The Reimbursing Bank will charge a fee to facilitate the payment. I just received a payment advice under a Letter of Credit detailing a list of charges. This fee is the responsibility of the Exporter if the Letter of Credit states that all charges outside of the Importer’s country will be paid by the Exporter. How do I get a copy of the Uniform Customs and Practice for Documentary Credits (UCP) 500. “. Q A Q A Q A 38 . What are “Reimbursing Bank” charges? A Reimbursing Bank is one authorized by the Issuing Bank to facilitate the transfer of funds between TD and the Issuing Bank. then you may negotiate your documents with TD. The rate is subject to change at anytime based on prevailing market conditions. Can I still negotiate my documents with TD? If the Letter of Credit states that it is “negotiable with any bank”. I received a Letter of Credit advised by a Canadian bank other than TD. The fee is usually quoted on a per90-day period and currently ranges upwards from approximately 0. (1993 revision)? You can obtain a copy from your local TD branch or from one of TD’s Global Trade Finance offices listed on the back cover of this guide. . .10%.A Guide to Letters of Credit Q A What is the fee for having a Letter of Credit confirmed? The confirmation fee is calculated as a percentage of the face value of the Letter of Credit and is based on both the risks of the Issuing Bank and the country in which it is domiciled. It may be necessary to have a Reimbursing Bank involved because reimbursement is in a foreign currency or because the Issuing Bank and TD do not share settlement accounts. This information is found in the Letter of Credit SWIFT format in field 41D “Available with .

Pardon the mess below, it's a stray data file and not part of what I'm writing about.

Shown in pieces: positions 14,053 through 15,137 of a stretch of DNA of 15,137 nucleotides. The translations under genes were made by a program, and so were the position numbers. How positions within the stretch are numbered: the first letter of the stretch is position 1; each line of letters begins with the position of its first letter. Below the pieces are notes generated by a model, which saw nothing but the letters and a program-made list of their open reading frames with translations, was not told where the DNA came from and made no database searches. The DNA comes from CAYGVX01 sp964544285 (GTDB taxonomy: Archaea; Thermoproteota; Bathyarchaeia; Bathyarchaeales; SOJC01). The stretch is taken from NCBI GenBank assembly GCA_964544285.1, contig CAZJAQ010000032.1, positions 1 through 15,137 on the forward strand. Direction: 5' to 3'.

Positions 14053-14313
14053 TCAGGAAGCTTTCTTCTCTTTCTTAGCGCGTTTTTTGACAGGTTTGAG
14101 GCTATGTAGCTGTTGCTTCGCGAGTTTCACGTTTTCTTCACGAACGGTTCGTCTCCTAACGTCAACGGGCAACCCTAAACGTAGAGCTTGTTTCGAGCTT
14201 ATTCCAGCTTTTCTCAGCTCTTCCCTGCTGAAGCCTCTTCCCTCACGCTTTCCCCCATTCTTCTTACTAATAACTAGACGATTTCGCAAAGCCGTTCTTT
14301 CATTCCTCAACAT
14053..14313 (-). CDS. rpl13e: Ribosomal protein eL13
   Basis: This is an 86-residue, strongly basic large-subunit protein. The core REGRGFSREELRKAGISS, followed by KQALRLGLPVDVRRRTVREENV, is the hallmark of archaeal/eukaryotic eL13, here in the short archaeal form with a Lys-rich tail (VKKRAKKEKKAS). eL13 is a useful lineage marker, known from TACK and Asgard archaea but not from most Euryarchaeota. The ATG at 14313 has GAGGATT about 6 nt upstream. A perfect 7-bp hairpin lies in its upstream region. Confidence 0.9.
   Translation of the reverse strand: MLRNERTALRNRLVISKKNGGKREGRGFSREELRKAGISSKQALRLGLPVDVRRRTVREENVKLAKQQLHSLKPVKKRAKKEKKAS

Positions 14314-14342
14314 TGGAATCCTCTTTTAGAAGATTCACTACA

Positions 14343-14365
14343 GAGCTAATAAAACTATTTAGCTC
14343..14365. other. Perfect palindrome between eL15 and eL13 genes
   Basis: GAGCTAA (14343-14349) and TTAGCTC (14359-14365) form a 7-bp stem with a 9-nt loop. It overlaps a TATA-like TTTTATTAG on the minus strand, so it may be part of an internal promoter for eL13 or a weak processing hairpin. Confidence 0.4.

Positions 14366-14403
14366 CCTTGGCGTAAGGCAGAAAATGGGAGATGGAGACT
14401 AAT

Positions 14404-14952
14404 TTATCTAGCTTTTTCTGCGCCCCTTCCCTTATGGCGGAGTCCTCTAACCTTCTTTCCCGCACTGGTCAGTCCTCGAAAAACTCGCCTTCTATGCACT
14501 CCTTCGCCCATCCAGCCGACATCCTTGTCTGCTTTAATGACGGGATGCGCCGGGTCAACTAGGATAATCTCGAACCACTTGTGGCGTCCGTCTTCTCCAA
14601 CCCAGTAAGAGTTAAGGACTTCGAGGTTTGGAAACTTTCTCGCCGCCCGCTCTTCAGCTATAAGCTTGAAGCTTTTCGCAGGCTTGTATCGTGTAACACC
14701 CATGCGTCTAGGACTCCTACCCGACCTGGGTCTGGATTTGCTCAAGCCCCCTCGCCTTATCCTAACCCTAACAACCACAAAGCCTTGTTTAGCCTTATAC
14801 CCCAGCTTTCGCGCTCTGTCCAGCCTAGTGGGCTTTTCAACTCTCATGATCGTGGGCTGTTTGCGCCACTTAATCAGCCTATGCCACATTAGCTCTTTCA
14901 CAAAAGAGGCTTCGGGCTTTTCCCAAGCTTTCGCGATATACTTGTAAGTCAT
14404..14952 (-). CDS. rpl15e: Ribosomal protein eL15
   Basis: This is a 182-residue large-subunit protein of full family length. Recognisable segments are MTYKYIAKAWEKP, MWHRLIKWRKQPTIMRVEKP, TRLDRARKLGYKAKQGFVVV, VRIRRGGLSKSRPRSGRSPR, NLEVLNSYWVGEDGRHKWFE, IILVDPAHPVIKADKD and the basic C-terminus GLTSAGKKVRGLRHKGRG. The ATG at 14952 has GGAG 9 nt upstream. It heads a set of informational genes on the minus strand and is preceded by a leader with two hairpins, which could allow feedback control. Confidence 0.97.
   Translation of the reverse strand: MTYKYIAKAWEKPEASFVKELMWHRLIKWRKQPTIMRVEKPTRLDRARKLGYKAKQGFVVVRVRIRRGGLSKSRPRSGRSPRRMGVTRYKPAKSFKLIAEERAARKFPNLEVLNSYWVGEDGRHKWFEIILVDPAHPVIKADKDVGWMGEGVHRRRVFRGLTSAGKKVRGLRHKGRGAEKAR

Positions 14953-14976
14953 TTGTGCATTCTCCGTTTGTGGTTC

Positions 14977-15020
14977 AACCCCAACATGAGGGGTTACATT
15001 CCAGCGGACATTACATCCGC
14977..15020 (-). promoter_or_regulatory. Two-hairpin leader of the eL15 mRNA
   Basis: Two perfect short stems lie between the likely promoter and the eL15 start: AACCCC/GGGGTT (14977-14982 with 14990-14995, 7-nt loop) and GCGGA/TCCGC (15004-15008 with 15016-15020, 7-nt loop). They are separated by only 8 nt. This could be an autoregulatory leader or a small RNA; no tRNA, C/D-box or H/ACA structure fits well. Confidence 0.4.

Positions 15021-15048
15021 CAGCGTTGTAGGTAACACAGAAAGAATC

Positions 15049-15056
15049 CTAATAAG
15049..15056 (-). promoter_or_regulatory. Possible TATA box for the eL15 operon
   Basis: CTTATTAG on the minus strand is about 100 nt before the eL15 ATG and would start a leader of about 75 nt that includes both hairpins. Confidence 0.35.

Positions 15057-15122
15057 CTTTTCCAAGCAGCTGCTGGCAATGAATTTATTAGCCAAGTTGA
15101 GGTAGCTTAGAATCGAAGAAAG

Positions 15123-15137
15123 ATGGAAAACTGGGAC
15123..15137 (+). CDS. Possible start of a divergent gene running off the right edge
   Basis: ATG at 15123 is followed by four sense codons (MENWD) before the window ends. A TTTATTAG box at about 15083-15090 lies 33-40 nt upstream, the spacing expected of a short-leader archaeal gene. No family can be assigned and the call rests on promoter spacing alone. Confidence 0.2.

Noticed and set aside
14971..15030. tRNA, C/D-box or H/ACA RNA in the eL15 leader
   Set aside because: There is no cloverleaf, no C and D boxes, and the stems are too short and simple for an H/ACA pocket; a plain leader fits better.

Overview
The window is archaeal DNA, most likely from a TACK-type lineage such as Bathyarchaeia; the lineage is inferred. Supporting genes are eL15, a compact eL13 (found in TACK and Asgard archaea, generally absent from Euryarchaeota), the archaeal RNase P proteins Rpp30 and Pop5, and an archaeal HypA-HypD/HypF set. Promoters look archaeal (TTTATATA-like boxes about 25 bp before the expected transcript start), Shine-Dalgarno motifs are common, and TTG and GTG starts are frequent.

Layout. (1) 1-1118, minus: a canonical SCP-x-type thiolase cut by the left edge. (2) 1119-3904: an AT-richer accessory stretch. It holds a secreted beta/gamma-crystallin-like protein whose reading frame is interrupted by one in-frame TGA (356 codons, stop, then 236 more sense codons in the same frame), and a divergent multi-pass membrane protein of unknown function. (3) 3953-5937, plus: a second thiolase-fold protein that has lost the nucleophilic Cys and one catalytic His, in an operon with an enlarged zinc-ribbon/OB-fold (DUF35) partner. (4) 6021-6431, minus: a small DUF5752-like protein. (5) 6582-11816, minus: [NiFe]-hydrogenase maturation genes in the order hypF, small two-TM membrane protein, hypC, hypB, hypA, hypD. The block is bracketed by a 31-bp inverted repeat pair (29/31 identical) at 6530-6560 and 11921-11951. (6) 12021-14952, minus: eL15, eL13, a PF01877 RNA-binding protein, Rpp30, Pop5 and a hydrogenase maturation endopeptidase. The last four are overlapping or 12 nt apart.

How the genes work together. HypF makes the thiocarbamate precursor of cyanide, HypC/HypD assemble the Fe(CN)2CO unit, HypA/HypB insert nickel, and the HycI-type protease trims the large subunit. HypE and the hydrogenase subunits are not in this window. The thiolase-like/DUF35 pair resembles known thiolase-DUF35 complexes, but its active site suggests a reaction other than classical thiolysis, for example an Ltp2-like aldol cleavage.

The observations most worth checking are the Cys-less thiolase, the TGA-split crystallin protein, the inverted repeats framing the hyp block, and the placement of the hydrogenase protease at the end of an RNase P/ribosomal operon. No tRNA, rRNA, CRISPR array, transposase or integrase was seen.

a Standby Letter of Credit is “standing by” to protect the Beneficiary in case the Applicant defaults on an agreed-upon contract. the usual documents called for under a Standby Letter of Credit are no more than a written demand (or sight draft) from the Beneficiary. In simple terms. Both Standby Letter of Credits and Guarantees obligate the Issuing Bank to make payment to a beneficiary in the event of a default. in the event of a default. 39 . the risk of a Standby Letter of Credit rests more heavily on the Applicant than the Beneficiary. However. the beneficiary could demand payment from the issuing bank of the Standby Letter of Credit. accompanied by its statement that the Applicant has defaulted in performance of the agreed-upon contract. and to secure financial obligations of obligors. A Lessor may request a Standby Letter of Credit from a Lessee to cover lease obligations. It is also important to recognize the distinction between Guarantees and Standby Letters of Credits. These are some of examples of Standby Letter of Credits and. Performance Bonds. Standby Letters of Credits are used in a variety of forms. Typically Guarantees are issued subject to local laws while Standby Letters of Credits are issued subject to Uniform Customs and Practice Rules or International Standby Practice Rules. Unlike a Documentary Letter of Credit. the distinction is attributable to the rules and laws under which each instrument is issued. Most commonly they are used for Bid Bonds. therefore. Standby Letters of Credit are either governed by the Uniforms Customs and Practice for Documentary Credit (UCP) or the International Standby Practice (ISP) rules. Warranty Bonds. A Standby Letter of Credit. Advance Payment Guarantees. Often suppliers ask their buyers to provide Standby Letters of Credits as security for goods sold on open account.Standby Letters of Credit The basis of a Standby Letter of Credit is that it may be drawn on by the Beneficiary when the Applicant (Buyer) has failed to perform in accordance with the underlying contract between the Applicant and Beneficiary. Because the documents are much less stringent. should be issued only when the Applicant has no doubt as to the trustworthiness and integrity of the Beneficiary.